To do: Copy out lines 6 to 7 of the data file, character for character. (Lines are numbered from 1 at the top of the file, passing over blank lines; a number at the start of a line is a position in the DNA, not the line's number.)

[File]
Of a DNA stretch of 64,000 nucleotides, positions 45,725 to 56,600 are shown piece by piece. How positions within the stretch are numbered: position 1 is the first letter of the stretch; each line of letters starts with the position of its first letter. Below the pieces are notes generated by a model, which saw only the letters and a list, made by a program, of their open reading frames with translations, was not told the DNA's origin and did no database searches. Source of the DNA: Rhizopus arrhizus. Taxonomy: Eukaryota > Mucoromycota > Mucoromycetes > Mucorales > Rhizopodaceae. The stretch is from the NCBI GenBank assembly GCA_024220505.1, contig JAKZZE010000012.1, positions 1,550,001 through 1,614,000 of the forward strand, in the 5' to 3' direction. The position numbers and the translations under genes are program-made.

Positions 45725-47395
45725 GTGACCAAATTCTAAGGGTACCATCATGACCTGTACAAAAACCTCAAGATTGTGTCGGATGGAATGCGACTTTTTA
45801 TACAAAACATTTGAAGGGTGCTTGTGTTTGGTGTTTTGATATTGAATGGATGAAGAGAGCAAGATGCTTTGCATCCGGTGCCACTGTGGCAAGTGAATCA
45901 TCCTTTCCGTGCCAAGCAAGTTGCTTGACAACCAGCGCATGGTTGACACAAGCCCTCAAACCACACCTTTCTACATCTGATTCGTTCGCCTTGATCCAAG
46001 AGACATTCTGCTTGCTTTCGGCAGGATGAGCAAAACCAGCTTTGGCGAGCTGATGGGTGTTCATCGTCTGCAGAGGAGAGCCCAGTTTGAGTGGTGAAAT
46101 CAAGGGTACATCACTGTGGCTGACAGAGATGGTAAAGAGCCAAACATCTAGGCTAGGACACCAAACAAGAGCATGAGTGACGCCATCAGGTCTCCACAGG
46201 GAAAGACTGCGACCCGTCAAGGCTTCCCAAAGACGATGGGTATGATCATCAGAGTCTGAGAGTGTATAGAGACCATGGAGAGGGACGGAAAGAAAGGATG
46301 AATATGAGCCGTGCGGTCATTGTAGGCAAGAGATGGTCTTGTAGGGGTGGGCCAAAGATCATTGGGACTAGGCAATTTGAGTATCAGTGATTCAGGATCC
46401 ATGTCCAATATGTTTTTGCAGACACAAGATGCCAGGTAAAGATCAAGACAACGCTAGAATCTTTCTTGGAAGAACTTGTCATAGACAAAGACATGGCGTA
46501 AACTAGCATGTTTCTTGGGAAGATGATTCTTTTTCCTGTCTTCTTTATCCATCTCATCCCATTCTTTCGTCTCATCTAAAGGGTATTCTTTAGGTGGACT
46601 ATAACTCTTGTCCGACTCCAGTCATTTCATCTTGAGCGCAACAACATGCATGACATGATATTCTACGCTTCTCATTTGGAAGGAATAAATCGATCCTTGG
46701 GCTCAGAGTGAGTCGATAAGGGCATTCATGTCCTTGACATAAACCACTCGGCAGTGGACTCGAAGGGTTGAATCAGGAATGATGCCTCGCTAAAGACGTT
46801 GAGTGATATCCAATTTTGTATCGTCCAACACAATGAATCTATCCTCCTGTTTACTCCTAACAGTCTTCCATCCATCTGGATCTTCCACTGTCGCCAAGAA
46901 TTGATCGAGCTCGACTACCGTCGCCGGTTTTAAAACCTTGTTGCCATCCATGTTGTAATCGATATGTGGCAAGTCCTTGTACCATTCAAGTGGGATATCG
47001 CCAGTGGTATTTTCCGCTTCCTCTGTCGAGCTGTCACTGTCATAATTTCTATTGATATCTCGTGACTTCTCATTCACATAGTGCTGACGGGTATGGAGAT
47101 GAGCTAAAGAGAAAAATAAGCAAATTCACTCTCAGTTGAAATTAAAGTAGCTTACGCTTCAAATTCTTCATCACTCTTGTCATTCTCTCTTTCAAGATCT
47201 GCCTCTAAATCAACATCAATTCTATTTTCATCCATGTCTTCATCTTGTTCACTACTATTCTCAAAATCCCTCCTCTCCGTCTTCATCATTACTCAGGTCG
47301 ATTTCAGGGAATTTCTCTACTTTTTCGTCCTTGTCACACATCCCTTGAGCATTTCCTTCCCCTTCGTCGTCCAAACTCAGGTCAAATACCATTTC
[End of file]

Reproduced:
46001 AGACATTCTGCTTGCTTTCGGCAGGATGAGCAAAACCAGCTTTGGCGAGCTGATGGGTGTTCATCGTCTGCAGAGGAGAGCCCAGTTTGAGTGGTGAAAT
46101 CAAGGGTACATCACTGTGGCTGACAGAGATGGTAAAGAGCCAAACATCTAGGCTAGGACACCAAACAAGAGCATGAGTGACGCCATCAGGTCTCCACAGG